Problems of Evidence Based Medicine in Judging Naturopathic treatments

ANME Conference, Frankfurt; November 11, 2006


The question in how far evidence based medicine (EBM) is applicable to the different methods of naturopathy is controversy discussed. In the first place I would like to highlight the fact that the disputes about “EBM and naturopathic treatments” are held on a quite low scientific level. This has changed in recent years on the part of naturopathic treatments, though not voluntarily. But on the orthodox medicine’s side, the scientific level is still unfortunately pretty low. The article on homeopathy in the LANCET has shown this very well (10). This should not hinder advocates and users of naturopathic treatments from further improving their own scientific knowledge. I would like to advise people strongly not to use the complaisance of statistics for economic and other interests as an argument. Of course what I call the “human factor”, the manipulation of results, is a grave problem in medicine. Particularly the pharmaceutical industry has various means to wield influence which leads to a situation far away from of every evidence based state. However, the supporters of EBM are trying intensely to control this problem. Although the “human factor” is a big problem, it is not the essential criterion for criticism of EBM when it comes to naturopathic treatments. I would like to demonstrate this with some examples. Each example illustrates deeper rooted theoretic-scientific difficulties, but due to a lack of time I cannot go into greater details.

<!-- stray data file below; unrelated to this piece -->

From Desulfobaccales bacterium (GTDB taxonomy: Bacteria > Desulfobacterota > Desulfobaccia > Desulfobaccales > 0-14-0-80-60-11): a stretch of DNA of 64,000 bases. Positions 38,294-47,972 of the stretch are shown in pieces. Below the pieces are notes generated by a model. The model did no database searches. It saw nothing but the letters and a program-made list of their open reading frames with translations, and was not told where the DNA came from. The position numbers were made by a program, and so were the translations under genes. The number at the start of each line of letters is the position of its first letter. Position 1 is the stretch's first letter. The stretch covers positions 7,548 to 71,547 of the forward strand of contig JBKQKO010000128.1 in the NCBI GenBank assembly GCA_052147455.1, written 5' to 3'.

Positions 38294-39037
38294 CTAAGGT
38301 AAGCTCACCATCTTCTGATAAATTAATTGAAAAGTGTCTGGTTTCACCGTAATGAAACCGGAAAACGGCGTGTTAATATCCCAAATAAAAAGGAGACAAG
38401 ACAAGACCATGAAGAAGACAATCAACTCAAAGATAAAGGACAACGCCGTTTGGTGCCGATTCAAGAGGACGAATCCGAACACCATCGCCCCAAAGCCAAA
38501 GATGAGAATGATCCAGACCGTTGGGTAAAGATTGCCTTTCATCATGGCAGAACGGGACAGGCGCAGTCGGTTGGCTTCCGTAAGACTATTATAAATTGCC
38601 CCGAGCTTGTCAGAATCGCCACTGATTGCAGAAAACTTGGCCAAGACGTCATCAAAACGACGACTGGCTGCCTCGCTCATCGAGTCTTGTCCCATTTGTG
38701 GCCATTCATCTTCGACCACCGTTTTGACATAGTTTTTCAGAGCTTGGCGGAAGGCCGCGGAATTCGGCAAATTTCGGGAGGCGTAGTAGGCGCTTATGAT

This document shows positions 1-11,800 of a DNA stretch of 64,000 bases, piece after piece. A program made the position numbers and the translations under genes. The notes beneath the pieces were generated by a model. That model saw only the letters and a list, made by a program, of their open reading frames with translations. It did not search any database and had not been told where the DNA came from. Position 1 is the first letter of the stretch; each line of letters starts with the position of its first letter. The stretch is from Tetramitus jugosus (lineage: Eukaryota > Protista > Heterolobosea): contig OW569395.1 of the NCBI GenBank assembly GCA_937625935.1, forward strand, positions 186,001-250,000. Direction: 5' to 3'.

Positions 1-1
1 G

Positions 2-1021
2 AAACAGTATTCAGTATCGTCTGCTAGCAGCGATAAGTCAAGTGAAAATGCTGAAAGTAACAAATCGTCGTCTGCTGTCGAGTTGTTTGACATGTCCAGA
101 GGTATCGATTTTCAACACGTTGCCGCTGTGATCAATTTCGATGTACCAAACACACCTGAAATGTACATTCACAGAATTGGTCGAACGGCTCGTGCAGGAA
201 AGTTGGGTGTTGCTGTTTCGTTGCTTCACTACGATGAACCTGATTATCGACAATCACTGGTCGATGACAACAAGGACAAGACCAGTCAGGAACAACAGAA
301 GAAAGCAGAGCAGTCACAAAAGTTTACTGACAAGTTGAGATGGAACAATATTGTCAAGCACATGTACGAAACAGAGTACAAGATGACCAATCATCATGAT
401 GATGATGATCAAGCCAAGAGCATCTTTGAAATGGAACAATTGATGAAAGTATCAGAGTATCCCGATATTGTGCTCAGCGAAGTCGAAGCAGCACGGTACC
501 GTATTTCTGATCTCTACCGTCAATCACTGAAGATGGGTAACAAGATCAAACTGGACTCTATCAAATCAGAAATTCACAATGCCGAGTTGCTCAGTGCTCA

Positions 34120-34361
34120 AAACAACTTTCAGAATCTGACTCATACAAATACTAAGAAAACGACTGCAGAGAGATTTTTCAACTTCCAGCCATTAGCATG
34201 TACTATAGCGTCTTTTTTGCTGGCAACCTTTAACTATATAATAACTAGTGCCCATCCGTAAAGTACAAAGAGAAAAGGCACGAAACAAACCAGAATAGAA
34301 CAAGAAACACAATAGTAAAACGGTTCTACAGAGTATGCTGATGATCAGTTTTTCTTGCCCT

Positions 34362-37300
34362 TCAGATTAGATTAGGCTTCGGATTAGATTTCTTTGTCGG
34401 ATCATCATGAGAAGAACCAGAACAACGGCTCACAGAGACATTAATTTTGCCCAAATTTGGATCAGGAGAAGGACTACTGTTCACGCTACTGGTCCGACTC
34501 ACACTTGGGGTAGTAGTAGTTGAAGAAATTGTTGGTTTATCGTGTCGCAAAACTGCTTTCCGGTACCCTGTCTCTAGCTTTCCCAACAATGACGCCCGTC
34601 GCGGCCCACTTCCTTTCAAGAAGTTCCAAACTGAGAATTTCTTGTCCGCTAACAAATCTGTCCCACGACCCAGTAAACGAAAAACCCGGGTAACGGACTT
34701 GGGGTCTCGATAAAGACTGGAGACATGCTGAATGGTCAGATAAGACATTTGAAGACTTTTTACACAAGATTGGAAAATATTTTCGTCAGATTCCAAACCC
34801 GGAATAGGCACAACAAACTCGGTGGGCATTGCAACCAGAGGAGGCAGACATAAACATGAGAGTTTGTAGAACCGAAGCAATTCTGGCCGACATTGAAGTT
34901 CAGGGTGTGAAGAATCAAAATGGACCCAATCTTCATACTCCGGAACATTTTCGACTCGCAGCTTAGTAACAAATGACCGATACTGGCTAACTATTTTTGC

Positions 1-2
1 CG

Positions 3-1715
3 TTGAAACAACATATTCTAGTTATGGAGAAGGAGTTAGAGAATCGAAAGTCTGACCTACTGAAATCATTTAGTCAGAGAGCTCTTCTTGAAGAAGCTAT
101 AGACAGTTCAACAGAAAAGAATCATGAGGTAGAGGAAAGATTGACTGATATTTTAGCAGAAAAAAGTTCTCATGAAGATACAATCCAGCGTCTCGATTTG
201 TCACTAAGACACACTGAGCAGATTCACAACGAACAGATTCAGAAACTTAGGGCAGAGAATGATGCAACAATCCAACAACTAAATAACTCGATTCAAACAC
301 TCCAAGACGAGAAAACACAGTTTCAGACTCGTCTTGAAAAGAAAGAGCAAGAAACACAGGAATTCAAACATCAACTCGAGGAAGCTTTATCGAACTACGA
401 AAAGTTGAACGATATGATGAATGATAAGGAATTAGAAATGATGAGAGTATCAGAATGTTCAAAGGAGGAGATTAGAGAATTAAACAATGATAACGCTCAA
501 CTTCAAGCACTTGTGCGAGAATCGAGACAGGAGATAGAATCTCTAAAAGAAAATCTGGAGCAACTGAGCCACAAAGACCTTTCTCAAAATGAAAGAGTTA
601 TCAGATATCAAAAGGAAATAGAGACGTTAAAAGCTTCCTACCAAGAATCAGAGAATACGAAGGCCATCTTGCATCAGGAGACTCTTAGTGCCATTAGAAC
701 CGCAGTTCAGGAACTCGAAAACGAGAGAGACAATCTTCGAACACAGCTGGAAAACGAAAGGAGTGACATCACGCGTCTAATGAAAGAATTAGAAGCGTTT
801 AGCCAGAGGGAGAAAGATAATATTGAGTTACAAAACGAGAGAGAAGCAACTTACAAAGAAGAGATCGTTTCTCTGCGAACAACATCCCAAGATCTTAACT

1. Those who cure are not necessarily wrong

Often patients come to us and hand us a bag full of evidence proven drugs; drugs that they had taken for years without an improvement of their health state. If now after one year of naturopathic treatments patients are cured without taking any medication anymore, then this is not a proof of the efficiency of naturopathic treatments. It is, however, a proof that there is problem with the usual efficacy control.


2. The impossibility of individual statements

Statisticians report particular difficulties that accompany randomised trials. Simpson’s paradox is probably the funniest of them. It states that the probabilities that are true for two individual populations do not necessarily have to be true for these two populations together (7). This means that something that in a study for women and in another study for men has been proven good, can still be bad for the people altogether (1). Another example: if therapy B turns out to be better than therapy A and if another study shows that therapy C is better than therapy B, then it is a fallacy to believe that therapy C is better than therapy A (2). Another major problem is that statistics can only make statements on defined populations but not on individual cases. In fact, modern medicine has no means to make individual predictions on scientific bases. Critics of the statistic approach once said, “Big numbers lead to a statistically exact result – but no one knows for whom it is the case. Small numbers lead to a statistically unusable result – but one knows better to whom this applies to. It is hard to say which of these forms of ignorance is more useless (4)”.


3. What might be helpful in the short run, might me harmful in the long run.

I would like to illustrate my next point with some studies.

- in the treatment of epicondylitis it could be shown that an injection of cortisone leads to a significant improvement in the short run. On a long term basis, though, this therapy is remarkably inferior to physiotherapy or the simple waiting (22).

- A study concerning Baby-Walkers showed that those infants adopt an upright posture earlier, but learn to stand and walk much later (14).

- Babies treated with antibiotics in the first six months of their lives have a greater risk of suffering from allergies later on (16). This statement is not undisputed, however (5).